Nicola Allen is planting seeds of hope in troubled urban neighborhoods.

By resa Sullivan Barger

Welcome Guests

Every summer, suburban and urban garden enthusiasts drive to one of Hartford, Connecticut's highest-crime neighborhoods. When they stop in front of Nicola Allen's house on Burton Street, people sometimes spill out to admire the beautifully landscaped gardens, shrubs and trees in her front yard. And that's just the start of the unofficial Burton Street tour: Up and down the block, lush flower beds burst with color against a backdrop of manicured lawns. Street-facing chairs dot front porches. For 19 years Nicola, 43, has been on a mission to transform her once-downtrodden neighborhood and build community spirit by planting gardens . . . and more gardens.

An Unlikely Path

It all started in 1997, when Nicola and her husband, Aldwin, bought their historic 12-room house on a noisy, drug-infested street. "I loved the house, but I hated the neighborhood," says Nicola Allen, the mom of three kids, ages 10 to 14. She was working overnight shifts as a mental health counselor at a local hospital, and when she clocked out in the mornings, instead of going straight home, she'd first drive around nearby suburbs in an effort to absorb the quiet solitude. "At that time, there was just no peace on our block. There was always someone out in front of the house selling drugs," she says. Aldwin, a youth development executive, was sympathetic and supportive. He challenged her to change what she didn't like instead of bailing altogether.

An Idea Takes Root

Nicola realized that what she really loved about those suburban neighborhoods was the gardens. She didn't know a daisy from a delphinium, so she started browsing in nurseries and asking lots of questions. After three years of planting, her gardens were beautiful, but Nicola still wasn't content. She'd never liked the chain-link fences that surrounded her front yard and those of nearly every home on the block. "I noticed that 98% of suburban homes didn't have fences," she says. So one day she ripped hers out, opening the lawn up to the street and the houses on either side. The neighbors were skeptical at first, telling the Allens that people would steal their plants. (Thankfully, that didn'thappen.) Nicola and Aldwin eventually bought three other houses on the street. She removed the fences and landscaped those lawns too. And Nicola offered to plant gardens for any neighbors who were willing to remove their fences. As the block became prettier, other homeowners were inspired to make improvements. People power-washed their houses, picked up trash and pitched in to paint an elderly neighbor's home. Women who'd lived on the block for decades and never met became friends. Over time, the drug dealers moved elsewhere to ply their trade. "It became much friendlier, so you actually began to feel good walking up and down the street," says Nicola.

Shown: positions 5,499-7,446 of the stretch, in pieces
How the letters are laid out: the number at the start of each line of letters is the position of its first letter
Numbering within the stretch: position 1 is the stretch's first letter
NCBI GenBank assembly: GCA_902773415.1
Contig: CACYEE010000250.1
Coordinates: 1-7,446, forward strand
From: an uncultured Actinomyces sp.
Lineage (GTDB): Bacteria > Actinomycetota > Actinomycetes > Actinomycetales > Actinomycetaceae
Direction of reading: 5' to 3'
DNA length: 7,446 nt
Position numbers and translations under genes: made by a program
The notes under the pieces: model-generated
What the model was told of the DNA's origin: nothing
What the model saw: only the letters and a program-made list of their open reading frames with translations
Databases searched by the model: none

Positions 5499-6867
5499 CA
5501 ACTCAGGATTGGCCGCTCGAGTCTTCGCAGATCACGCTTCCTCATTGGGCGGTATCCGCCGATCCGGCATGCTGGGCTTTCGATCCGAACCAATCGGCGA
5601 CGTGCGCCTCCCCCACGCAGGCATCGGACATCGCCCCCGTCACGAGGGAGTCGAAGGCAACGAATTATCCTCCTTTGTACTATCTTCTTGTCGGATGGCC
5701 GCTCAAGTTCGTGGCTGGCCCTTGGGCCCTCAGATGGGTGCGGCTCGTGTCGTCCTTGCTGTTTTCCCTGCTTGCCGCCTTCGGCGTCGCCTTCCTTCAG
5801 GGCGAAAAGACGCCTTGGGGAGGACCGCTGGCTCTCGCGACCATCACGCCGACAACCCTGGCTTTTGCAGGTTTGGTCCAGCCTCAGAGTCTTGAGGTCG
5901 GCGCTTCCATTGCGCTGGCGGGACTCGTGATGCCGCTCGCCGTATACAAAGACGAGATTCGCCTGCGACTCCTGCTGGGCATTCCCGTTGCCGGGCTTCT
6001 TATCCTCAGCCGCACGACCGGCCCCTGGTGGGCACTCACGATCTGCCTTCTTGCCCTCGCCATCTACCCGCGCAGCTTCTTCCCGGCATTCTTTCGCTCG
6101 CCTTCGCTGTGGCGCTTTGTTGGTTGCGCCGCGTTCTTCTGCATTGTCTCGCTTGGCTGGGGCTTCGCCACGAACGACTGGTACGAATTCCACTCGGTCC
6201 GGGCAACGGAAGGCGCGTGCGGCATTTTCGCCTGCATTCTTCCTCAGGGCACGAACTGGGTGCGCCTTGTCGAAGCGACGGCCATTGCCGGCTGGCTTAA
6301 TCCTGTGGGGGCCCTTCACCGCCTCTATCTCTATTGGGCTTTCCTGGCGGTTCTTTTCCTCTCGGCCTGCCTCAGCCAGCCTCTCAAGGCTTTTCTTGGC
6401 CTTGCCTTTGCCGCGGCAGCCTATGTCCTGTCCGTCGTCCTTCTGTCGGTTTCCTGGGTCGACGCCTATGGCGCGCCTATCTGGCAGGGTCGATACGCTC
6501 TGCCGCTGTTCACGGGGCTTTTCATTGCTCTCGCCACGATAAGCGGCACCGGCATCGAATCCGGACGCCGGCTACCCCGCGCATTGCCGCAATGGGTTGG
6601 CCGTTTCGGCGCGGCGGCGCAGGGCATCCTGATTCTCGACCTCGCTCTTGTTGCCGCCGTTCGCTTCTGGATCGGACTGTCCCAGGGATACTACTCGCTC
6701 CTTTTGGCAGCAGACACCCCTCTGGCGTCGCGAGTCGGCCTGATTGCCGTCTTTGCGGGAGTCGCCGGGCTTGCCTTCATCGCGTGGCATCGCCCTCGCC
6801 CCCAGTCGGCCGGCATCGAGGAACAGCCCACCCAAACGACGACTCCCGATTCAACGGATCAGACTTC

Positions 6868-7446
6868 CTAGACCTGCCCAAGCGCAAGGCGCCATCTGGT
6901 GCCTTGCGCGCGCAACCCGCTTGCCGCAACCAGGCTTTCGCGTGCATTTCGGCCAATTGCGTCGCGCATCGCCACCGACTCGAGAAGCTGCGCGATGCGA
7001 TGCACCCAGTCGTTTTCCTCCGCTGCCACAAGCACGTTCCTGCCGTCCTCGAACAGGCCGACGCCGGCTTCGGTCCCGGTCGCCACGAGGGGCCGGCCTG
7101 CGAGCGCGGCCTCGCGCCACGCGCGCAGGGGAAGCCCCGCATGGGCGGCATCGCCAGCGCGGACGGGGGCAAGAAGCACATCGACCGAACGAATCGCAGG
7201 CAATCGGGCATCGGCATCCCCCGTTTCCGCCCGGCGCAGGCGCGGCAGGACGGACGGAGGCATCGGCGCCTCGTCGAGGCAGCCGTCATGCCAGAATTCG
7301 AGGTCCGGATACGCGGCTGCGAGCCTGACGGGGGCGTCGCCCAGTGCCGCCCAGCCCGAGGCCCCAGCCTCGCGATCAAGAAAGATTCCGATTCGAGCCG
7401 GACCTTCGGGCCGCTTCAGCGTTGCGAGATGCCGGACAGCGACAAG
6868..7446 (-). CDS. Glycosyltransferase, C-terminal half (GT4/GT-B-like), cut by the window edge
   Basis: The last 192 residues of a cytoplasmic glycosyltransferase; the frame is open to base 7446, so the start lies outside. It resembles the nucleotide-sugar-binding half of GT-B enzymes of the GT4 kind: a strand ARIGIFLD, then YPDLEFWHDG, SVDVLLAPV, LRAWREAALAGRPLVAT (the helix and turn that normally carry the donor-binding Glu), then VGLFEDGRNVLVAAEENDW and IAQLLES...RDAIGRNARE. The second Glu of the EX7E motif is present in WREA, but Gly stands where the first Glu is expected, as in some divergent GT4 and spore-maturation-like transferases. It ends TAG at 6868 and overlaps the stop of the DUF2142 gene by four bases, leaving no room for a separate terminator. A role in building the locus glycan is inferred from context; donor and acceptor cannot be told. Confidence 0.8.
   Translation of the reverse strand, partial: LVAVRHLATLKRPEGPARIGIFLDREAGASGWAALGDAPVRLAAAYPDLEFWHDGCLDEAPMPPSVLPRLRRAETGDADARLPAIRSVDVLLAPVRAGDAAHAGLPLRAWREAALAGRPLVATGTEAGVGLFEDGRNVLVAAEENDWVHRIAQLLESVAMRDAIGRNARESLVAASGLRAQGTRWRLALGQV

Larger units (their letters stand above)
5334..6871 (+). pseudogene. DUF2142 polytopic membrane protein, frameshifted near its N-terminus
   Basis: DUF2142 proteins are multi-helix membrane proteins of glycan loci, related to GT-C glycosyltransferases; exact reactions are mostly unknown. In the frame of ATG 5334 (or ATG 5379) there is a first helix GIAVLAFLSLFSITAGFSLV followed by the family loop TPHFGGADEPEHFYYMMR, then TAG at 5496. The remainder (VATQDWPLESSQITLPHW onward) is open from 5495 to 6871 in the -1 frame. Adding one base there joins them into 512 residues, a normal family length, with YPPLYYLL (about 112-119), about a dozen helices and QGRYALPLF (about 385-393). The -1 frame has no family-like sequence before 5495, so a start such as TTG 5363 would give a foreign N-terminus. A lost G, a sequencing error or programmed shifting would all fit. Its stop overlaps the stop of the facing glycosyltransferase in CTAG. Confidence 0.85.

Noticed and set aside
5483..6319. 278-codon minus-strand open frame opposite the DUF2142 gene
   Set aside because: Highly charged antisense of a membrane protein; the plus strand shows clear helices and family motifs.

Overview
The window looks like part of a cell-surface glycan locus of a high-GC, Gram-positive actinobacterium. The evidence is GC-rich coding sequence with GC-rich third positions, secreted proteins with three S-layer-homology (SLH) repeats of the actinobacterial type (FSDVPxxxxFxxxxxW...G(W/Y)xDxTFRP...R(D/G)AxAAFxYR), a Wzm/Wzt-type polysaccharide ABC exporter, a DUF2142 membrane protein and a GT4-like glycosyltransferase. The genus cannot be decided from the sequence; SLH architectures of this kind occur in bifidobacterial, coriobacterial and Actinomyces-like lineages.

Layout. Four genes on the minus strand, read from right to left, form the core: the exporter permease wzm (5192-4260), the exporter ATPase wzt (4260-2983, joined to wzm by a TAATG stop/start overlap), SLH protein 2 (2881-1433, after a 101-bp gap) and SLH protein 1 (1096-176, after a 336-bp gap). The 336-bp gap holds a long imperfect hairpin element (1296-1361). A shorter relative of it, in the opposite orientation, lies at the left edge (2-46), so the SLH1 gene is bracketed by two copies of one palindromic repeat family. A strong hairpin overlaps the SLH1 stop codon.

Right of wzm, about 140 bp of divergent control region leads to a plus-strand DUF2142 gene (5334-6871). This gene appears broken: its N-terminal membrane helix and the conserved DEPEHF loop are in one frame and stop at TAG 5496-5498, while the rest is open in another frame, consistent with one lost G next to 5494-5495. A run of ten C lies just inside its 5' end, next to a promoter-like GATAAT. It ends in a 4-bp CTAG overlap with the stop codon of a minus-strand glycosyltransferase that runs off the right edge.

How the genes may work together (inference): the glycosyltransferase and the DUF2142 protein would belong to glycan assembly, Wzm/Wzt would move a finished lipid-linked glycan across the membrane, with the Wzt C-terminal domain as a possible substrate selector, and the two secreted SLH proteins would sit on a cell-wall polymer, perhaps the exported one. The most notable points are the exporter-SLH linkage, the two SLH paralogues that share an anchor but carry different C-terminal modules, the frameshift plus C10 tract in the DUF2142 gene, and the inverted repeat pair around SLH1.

Growth Factor

As years went by and word of her urban gardening initiative spread, women in other city neighborhoods followed her lead, and suburban garden clubs invited her to speak. Recently, Nicola's passion project opened the door to a new job: She was hired to be the community outreach manager at Knox, a Hartford nonprofit that promotes local green and sustainable projects. Now she can teach even more people about the positive effects of a beautiful garden. "It's really about building a community," says Nicola, "and knowing the people who live beside you."

Photography by: Susan Pittard